I am a Somali-American Black Muslim Immigrant who grew up in America post-9/11; so much of the person I am today is a result of those 5 words whether for better or for worse. As I continue to grow up today, I have found ways to navigate my way through life, weaving between these identities depending on the environment or conversation. But a reality I always cling to is how so much of what it is to be a minority in a field is to mold and shape yourself into what will rock the boat the least while still maintaining your identity. Even more so, how I desperately want to make sure my future children can live without having to code-switch or be on their best behavior at all times to make it through the day. What I plan on covering in this blog post is to highlight the issues in Race, Religion and more in America while bringing in global trends.
I would say the most useful and long-lasting impact of college for me was being involved in a cultural center for so long. The years I spent in the center working or just relaxing helped widen my perspective and appreciation for my identity as a Black person in America. Since I was almost always the lone-Black child, particularly in school settings, the time I spent there learning and un-learning who I am will stick with me for the rest of my life. But then that feeling is overshadowed by the fact that less than 5% of the University of Arizona’s student body was Black; and more relevantly, less than 4% of Virginia Tech’s students (graduate or otherwise) are Black as well. To appreciate higher education means to acknowledge how difficult it is to achieve for far too many people.
My family always treasured an education, my parents (who came to America in the 70’s as teenagers) both created a future for themselves through graduate school and I’m attempting to do the same. In an interesting turn of events I’m preparing myself to leave the country once I get my degree; Somalis are a nomadic people after all. No matter what happens next for me though, I can lean back on experiences that only 1% of Americans get the opportunity to do; pursue a PhD. As I’ve climbed the education ladder I’ve seen the numbers continue to dwindle until suddenly I am once again the only Black person during most—if not all—of my day. Even though I’ve grown a lot since elementary school, many of the issues I faced 20 years ago haven’t changed one bit. Would I ever want to be put through that again?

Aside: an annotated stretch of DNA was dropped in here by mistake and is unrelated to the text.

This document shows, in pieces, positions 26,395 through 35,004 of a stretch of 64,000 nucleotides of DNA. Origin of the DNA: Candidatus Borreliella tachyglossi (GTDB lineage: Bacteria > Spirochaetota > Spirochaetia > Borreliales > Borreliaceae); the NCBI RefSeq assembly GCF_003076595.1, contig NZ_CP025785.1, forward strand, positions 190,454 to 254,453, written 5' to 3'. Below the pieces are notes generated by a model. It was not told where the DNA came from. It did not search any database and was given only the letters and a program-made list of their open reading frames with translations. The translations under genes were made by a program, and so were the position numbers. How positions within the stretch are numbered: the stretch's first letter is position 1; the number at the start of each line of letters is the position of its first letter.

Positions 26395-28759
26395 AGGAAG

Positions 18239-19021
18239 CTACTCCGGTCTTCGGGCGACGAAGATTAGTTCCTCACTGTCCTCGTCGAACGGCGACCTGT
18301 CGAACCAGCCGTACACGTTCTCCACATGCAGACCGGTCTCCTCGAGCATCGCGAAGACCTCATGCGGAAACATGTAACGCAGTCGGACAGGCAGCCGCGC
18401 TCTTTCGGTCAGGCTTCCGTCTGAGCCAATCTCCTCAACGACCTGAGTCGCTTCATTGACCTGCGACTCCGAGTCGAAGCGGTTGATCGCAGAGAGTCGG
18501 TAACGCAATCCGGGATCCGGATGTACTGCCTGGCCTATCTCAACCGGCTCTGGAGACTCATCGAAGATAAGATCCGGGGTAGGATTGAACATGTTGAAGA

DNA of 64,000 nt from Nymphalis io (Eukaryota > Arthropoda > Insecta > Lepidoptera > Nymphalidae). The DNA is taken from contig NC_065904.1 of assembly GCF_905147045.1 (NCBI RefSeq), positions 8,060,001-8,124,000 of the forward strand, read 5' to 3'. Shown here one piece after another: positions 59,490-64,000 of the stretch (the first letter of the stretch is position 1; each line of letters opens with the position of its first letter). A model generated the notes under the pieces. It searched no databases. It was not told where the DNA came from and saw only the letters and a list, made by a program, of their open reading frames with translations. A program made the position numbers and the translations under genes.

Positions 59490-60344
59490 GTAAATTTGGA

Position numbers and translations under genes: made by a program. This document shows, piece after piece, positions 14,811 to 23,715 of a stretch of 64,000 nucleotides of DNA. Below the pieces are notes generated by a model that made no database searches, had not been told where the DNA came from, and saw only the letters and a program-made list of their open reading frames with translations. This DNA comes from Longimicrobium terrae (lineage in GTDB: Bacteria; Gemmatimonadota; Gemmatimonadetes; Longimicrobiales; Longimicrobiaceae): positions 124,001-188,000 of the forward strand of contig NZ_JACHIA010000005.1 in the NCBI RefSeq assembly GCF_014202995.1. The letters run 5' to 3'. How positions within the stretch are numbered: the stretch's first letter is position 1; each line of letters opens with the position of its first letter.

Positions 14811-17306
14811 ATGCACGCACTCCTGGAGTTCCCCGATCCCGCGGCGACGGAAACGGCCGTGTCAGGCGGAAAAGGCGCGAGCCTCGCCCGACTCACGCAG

I believe a large amount of individuals not just in race but in gender, sexuality, religion and more feel empowered by their respective identities. Like ceramics in a kiln, the feelings we have about ourselves have hardened due to the high heat and pressure surrounding us every day. But a question I’m often left with asking is “was this all worth it?” or rather “Does it have to be this way?”. For many Black people in the diaspora, there is no place anywhere in the world that anti-blackness isn’t present. Whether it is Blackface holidays in Europe, growing nationalist ideologies painting Muslims as threats, or the fierce dedication to one’s country—at the cost of many citizens who urgently need reform—I have been discouraged by what’s available in terms of living providing my family as normal of a life as possible.